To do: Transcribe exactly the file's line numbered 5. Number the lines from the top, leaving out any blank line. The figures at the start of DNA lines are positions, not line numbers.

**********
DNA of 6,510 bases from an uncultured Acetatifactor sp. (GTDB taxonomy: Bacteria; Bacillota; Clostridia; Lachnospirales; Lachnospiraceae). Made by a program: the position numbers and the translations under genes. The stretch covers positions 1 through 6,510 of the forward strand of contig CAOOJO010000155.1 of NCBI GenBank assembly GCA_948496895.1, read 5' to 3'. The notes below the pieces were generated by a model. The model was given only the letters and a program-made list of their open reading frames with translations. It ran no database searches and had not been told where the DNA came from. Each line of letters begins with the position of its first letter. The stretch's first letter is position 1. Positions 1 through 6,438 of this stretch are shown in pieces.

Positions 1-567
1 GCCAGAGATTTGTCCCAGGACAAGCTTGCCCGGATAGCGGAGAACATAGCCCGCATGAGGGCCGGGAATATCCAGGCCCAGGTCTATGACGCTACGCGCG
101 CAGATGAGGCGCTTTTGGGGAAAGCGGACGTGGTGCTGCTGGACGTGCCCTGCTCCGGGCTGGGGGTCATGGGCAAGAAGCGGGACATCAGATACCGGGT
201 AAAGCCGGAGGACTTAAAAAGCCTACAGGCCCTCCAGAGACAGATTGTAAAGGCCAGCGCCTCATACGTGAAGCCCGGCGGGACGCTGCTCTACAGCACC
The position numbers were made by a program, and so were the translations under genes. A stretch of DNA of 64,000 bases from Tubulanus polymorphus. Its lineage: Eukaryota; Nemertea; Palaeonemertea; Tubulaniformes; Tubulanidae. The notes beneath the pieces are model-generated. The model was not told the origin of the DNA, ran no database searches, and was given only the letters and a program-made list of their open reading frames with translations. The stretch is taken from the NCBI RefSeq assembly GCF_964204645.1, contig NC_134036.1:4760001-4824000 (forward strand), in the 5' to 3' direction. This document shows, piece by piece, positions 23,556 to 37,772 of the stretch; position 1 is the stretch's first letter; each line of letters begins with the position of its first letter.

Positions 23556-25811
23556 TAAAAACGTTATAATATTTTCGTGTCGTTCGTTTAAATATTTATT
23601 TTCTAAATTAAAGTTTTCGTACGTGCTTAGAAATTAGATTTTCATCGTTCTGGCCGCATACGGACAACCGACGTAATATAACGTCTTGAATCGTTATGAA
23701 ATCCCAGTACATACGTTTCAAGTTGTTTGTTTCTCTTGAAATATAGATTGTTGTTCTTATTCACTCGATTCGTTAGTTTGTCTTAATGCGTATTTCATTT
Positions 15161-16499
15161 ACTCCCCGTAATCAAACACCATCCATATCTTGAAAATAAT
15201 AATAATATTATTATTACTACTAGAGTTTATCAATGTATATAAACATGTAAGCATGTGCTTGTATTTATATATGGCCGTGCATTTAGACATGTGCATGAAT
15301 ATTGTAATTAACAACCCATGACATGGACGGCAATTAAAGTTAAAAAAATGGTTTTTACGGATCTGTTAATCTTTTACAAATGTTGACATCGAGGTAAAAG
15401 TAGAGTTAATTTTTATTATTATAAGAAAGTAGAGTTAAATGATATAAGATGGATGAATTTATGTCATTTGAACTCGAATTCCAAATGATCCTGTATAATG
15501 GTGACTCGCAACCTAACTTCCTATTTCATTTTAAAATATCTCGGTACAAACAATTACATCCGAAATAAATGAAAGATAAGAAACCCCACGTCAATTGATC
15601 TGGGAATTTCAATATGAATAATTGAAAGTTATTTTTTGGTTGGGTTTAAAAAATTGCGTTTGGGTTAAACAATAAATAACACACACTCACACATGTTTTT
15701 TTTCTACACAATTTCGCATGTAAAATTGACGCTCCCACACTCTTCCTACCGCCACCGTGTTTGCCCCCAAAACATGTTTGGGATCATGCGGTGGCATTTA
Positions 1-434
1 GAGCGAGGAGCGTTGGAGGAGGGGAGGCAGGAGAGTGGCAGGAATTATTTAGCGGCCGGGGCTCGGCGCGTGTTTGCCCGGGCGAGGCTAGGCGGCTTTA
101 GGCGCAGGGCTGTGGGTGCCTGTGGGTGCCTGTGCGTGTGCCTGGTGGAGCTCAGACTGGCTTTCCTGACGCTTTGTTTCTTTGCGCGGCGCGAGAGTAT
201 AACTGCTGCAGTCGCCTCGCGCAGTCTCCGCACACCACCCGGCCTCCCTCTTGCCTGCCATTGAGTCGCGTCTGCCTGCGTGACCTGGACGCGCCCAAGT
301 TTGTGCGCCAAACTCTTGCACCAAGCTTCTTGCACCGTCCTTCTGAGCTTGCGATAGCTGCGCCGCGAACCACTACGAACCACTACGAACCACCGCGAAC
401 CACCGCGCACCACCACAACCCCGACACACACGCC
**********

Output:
201 AAAGCCGGAGGACTTAAAAAGCCTACAGGCCCTCCAGAGACAGATTGTAAAGGCCAGCGCCTCATACGTGAAGCCCGGCGGGACGCTGCTCTACAGCACC